New guidelines for dealing with earwax

Ear Nose and Throat (ENT) specialists in the U.S. have come up with new guidelines for dealing with earwax.

They say around 12 million Americans each year visit a doctor for the removal of earwax and according to the the American Academy of Otolaryngology (AAO) for this reason practical clinical guidelines are needed so doctors understand the harm versus the benefit of such procedures.

Earwax or cerumen is a naturally occurring substance produced in the outer third of the ear canal.

It is not really a "wax" but a water-soluble mixture of secretions including hair and dead skin, that provides protection for the ear and unless it has become impacted, it should not be routinely removed unless the ear needs to be assessed for some reason.

When it does become impacted it can cause symptoms including pain, fullness, itching, odour, tinnitus, discharge, cough and hearing loss.

The problem affects 1 in 10 children, 1 in 20 adults, and more than one-third of the elderly and cognitively impaired.

Dr. Peter Roland, Chair of the Cerumen Impaction Guideline Panel, says unfortunately many people feel the need to manually 'remove' cerumen from the ears and this can result in further impaction and other complications to the ear canal.

Normally excessive earwax migrates out of the ear canal automatically, helped by the motion of the jaw as in chewing, and carries along with it dirt, dust and other small particles in the ear canal.

Recognizing that patients may seek care from many different types of health care providers, the guidelines are intended for all clinicians who are likely to diagnose and manage patients with cerumen impaction.

Key features of the new guidelines are that:-

  • Cerumen is a beneficial, self-cleaning agent, with protective, lubricating, and antibacterial properties.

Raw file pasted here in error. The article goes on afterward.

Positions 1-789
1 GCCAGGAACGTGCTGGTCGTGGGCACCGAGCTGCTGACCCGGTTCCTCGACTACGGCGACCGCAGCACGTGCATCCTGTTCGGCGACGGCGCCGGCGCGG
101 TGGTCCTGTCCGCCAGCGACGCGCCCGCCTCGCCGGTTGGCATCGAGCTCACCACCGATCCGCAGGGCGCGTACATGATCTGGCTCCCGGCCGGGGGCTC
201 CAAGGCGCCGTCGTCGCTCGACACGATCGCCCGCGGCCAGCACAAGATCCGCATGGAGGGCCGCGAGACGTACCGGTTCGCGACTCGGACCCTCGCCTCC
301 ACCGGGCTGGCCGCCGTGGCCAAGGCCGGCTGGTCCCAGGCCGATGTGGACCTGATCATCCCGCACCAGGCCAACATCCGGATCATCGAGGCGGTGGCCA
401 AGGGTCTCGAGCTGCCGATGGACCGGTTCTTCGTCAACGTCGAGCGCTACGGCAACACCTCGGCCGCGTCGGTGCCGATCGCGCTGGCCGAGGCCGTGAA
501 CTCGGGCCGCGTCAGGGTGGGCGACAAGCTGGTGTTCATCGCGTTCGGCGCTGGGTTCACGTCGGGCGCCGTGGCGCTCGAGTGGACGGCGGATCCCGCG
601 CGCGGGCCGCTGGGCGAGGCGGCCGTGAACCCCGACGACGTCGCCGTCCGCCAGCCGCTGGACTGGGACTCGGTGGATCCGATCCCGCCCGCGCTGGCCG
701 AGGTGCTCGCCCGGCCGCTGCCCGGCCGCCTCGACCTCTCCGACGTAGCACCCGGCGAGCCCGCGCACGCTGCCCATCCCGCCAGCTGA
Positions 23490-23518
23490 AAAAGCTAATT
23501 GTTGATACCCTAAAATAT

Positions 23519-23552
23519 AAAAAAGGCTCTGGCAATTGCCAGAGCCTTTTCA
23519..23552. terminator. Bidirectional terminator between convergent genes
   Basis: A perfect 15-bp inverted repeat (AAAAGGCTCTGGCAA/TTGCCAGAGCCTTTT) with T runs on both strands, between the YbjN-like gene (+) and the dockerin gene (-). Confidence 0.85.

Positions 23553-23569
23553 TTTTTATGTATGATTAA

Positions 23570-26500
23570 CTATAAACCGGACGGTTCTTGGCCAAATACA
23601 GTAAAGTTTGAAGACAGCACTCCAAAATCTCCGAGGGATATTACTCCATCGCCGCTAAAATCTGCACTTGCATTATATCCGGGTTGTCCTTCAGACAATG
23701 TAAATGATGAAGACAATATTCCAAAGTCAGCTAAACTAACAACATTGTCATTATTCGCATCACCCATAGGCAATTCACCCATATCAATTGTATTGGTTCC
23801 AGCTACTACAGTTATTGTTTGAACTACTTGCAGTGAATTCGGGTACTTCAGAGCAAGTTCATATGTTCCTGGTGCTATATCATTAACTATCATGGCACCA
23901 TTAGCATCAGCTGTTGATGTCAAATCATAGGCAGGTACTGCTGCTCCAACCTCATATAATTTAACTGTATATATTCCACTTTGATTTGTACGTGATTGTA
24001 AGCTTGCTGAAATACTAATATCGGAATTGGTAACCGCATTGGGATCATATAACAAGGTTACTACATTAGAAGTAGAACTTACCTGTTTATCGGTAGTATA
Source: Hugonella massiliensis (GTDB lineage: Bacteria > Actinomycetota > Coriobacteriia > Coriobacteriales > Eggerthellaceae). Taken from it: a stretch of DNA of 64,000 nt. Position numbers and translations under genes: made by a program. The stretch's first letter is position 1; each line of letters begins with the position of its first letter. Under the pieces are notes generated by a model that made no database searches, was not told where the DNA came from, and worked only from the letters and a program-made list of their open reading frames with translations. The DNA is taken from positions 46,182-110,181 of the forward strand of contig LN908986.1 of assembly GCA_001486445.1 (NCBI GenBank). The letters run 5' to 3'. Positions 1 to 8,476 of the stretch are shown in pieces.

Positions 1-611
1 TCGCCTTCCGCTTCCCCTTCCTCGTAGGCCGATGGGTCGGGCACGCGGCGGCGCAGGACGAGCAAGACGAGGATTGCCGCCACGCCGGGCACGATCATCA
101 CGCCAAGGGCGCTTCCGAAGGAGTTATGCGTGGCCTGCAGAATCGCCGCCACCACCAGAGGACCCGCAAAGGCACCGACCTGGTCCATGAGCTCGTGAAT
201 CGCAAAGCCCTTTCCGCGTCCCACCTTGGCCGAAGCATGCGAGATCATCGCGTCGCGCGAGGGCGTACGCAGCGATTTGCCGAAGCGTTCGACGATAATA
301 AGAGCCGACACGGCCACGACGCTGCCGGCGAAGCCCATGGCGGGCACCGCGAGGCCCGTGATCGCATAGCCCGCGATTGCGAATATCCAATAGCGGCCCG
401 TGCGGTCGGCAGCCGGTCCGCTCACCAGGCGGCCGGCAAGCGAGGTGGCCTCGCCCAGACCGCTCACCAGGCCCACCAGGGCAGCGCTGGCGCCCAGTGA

• Doctors should examine patients with hearing aids for impacted earwax because it may cause feedback, reduce sound intensity, or damage the hearing aid.

  • Earwax may cause reversible hearing loss when it blocks 80% or more of the ear canal diameter.

  • When it comes to removing impacted earwax wax-dissolving agents including water, saline, and other agents of comparable efficacy, should be used to irrigate or syringe the ear 15-30 minutes prior to the manual removal of the wax with special instruments or a suction device.

  • Cotton-tipped swabs, oral jet irrigators, and ear candling are say the guidelines, inappropriate and potentially harmful interventions and inserting cotton-tipped swabs or other objects in the ear canal is strongly advised against.

Dr. Roland says those at high risk such as hearing aid users, should consider seeing a doctor every 6-12 months for routine cleaning as the complications from impacted earwax can be painful and ongoing, including infections and hearing loss.

Dr. Roland hopes the new guidelines will give doctors the tools they need to spot an issue early and avoid serious outcomes.

The guidelines were created by a multidisciplinary panel of clinicians representing the fields of otolaryngology, audiology, family medicine, geriatrics, internal medicine, nursing, and pediatrics.

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